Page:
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4% adjustment

ICAO Doc 8168 (PANS-OPS, Volume III)

4.3.1 Requirement for temperature correction The calculated minimum safe altitudes/heights must be adjusted when the ambient temperature on the surface is much lower than that predicted by the standard atmosphere. In such conditions, an approximate correction is 4 per cent height increase for every 10°C below standard temperature as measured at the altimeter setting source. This is safe for all altimeter setting source altitudes for temperatures above –15°C.

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ICAO. (2018). Doc 8168, Procedures for Air Navigation Services - Aircraft Operations (PANS-OPS), Volume III, 1st Ed. Montréal, Canada: International Civil Aviation Organization.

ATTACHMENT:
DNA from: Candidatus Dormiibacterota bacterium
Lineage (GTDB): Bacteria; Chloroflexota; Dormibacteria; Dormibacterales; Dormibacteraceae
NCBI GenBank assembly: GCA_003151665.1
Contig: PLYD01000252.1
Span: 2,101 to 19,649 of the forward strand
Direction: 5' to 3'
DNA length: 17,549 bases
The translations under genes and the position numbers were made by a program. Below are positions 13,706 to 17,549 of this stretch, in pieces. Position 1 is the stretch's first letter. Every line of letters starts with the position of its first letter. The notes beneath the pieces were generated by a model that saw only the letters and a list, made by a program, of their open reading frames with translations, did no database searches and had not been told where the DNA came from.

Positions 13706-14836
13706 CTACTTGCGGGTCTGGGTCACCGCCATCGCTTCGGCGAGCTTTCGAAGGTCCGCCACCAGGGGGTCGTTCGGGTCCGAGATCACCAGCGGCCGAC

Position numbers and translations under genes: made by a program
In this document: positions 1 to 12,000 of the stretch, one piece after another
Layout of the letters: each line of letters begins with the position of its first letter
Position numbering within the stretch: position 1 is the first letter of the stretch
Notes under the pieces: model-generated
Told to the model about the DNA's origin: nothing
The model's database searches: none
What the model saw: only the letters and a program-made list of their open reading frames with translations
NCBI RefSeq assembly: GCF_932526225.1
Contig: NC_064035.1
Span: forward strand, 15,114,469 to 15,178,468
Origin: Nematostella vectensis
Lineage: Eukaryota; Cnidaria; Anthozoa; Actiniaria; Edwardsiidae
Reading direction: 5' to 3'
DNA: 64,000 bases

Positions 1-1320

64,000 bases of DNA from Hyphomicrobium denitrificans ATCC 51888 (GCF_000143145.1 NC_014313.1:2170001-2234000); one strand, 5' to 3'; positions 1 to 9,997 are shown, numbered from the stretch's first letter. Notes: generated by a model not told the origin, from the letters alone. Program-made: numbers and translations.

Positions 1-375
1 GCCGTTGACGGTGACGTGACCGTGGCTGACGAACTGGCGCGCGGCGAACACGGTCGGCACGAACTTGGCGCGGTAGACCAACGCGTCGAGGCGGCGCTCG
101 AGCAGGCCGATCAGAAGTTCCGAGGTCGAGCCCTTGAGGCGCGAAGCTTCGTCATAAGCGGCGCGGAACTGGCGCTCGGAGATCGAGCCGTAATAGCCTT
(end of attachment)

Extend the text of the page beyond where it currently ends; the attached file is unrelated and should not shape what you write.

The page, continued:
Awareness note:

Please review your individual State procedures for Cold Temperature Correction; application may vary between States.

4.1.3 State’s responsibility PANS-AIM, Appendix 2 (Contents of Aeronautical Information Publication), indicates that States should publish in Section GEN 3.3.5, “The criteria used to determine minimum flight altitudes”. If nothing is published, it should be assumed that no corrections have been applied by the State.

Note.— The determination of lowest usable flight levels by air traffic control units within controlled airspace does not relieve the pilot-in-command of the responsibility for ensuring that adequate terrain clearance exists, except when an IFR flight is being vectored.

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ICAO. (2018). Doc 8168, Procedures for Air Navigation Services - Aircraft Operations (PANS-OPS), Volume III, 1st Ed. Montréal, Canada: International Civil Aviation Organization.